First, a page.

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1.
Clin Rheumatol ; 2021 Jan 24.
Artigo em Inglês | MEDLINE | ID: mdl-33486596

RESUMO

INTRODUCTION: The American Academy of Ophthalmology (2016-AAO) recommended hydroxychloroquine (HCQ) dose not to exceed 5 mg/kg/day (real body weight). Recently, it was reported that prescribed 2016-AAO dose provided adequate HCQ levels for most lupus nephritis (LN) patients, with low flare risk. However, the minimum HCQ dose required to keep adequate levels is unknown. OBJECTIVES: To evaluate if a further reduction in 2016-AAO dose (2-3 mg/kg/day) would sustain 12-month HCQ levels in LN patients with stable inactive disease. METHODS: Seventy-three stable LN patients under prescribed full HCQ 2016-AAO dose for ≥6 months and adequate baseline HCQ levels (≥613.5 ng/mL) were divided in two groups: reduced 2016-AAO dose (2-3 mg/kg/day), n = 32, and full 2016-AAO dose (5 mg/kg/day), n = 41. All patients were assessed at baseline, 3, 6, and 12 months. HCQ levels were measured by liquid chromatography-tandem mass spectrometry. Flare was defined as augment ≥ 3 in SLE Disease Activity Index-2000 and/or change in treatment. Rigorous clinical/laboratorial surveillance was performed. RESULTS: Prospective evaluation revealed for reduced 2016-AAO dose group a decrease of HCQ levels from baseline to 3 months (1,404.9 ± 492.0 vs. 731.6 ± 385.0 ng/mL, p < 0.01), and sustained levels at 6 months (p = 0.273) and 12 months (p = 0.091) compared to 3 months. For the full 2016-AAO dose group, a decrease occurred only from baseline to 12 months (1343.5 ± 521.5 vs. 991.6 ± 576.3 ng/mL, p < 0.001). Frequencies of patients with inadequate levels at 6 months was higher in reduced 2016-AAO group than full 2016-AAO dose (59% vs. 24%, p = 0.005), as well as at 12 months (66% vs. 32%, p = 0.002). Six-month and 12-month flare frequencies were comparable for both groups (p > 0.05). CONCLUSIONS: Prescribed HCQ low-dose regimen (2-3 mg/kg/day) does not sustain, for most patients, 6- and 12-month adequate HCQ levels. Full 2016-AAO dose maintained HCQ levels way above this limit. TRAIL REGISTRATION: ClinicalTrials.gov : NCT03122431, registered on April 20, 2017 Key Points • Reduced American Academy of Ophthalmology (2016-AAO) hydroxychloroquine (HCQ) dose (2-3 mg/kg/day, real body weight) is unable to sustain HCQ blood levels within the safe cut-off defined for flare risk. • Full 2016-AAO dose (5 mg/kg/day) maintains a safe pattern of HCQ levels up to 12 months.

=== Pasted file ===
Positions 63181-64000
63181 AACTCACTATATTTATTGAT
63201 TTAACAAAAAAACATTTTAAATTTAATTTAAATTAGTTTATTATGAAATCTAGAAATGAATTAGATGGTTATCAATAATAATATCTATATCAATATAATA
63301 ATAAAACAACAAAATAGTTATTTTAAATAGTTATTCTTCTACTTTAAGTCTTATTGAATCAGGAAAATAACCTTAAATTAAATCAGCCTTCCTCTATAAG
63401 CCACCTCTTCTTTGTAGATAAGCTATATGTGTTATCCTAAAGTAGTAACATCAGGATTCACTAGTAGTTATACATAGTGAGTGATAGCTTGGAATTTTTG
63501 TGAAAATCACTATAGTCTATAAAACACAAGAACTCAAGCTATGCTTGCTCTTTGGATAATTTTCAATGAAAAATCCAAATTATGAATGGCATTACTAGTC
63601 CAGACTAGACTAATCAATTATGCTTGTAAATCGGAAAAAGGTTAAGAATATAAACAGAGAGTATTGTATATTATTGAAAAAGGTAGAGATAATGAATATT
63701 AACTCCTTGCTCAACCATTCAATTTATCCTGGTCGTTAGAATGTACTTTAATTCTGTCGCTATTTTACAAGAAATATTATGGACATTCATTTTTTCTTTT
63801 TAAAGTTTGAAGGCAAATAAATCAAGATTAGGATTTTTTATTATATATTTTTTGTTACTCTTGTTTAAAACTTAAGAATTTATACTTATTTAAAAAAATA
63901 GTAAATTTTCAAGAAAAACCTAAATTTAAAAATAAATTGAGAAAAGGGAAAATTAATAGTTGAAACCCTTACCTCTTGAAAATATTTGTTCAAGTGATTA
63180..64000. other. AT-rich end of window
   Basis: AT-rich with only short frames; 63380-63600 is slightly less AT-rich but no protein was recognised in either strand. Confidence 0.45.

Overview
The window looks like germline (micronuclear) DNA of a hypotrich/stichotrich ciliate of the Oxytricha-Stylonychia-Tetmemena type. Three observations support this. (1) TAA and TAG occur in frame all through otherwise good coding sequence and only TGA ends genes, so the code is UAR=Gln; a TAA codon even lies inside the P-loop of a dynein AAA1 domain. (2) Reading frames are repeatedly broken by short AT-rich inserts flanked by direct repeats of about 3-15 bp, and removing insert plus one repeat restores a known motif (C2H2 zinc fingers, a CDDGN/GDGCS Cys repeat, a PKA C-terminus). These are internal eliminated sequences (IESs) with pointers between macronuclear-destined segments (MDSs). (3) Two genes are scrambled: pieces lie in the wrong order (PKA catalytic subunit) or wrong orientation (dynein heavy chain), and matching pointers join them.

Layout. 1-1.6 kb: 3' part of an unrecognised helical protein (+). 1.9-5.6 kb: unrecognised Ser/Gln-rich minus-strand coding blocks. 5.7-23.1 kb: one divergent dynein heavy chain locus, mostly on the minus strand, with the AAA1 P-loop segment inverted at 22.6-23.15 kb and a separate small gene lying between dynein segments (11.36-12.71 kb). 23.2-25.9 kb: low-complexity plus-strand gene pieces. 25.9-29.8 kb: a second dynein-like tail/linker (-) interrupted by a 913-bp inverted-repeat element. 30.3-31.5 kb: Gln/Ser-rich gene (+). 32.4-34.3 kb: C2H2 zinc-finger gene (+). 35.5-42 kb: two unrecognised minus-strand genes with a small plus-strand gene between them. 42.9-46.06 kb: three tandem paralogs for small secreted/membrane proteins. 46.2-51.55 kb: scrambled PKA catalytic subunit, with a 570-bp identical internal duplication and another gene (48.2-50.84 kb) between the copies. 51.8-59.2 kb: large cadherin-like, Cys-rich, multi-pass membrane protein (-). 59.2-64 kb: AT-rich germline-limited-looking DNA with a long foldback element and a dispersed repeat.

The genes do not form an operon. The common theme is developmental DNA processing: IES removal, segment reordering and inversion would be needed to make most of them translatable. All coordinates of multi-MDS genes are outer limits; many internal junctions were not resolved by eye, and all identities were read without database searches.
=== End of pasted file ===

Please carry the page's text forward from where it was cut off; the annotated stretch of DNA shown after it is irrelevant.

2.
Clin Rheumatol ; 2021 Jan 13.
Artigo em Inglês | MEDLINE | ID: mdl-33438081

RESUMO

To assess the rheumatologists' knowledge and willingness to prescribe physical activity, we conducted a nationwide survey. All adult and paediatric rheumatologist members of the Brazilian Rheumatology Society were invited to fulfil a questionnaire on their knowledge and willingness to promote physical activity. Four hundred twenty-eight rheumatologists participated in the survey, representing approximately 25% of the society's members. Forty-five percent of the rheumatologists reported having had training to prescribe physical activity, and 68% believe that physical activity is a part of patients' treatment. Most reported assessing physical activity levels (86%) and recommending physical activity (98%) always or most of the time. However, 48% do not know the minimum physical activity recommendations for health maintenance, nor do they know how much vigorous activity should be done in replacement of moderate activity. In addition, only 20% are aware of physical activity recommendation for paediatric patients, whereas 31% know that very light-intensity physical activity promotes health-related beneficial effects. Year of graduation, having been trained on physical activity prescription, and regularly recommending physical activity to patients did not associate with the overall score of correct answers (OR: 1.00 [0.99, 1.02], p = 0.391; OR: 0.99 [0.69, 1.44], p = 983; OR: 0.90 [0.61, 1.32], p = 0.576; respectively). Rheumatologists are highly willing to promote physical activity, but major gaps in their knowledge were identified. Given the widespread recognition of physical activity as a key element on the management of rheumatic patients, these data hint to the need of incorporating physical activity in the rheumatologist' training. Key Points • This survey showed that rheumatologists are highly prone to promote physical activity. • However, rheumatologists have major gaps in knowledge of physical activity. • Adding physical activity to rheumatologist's training programs is key to improve physical activity promotion.

3.
Lupus ; : 961203320985214, 2021 Jan 05.
Artigo em Inglês | MEDLINE | ID: mdl-33402039

RESUMO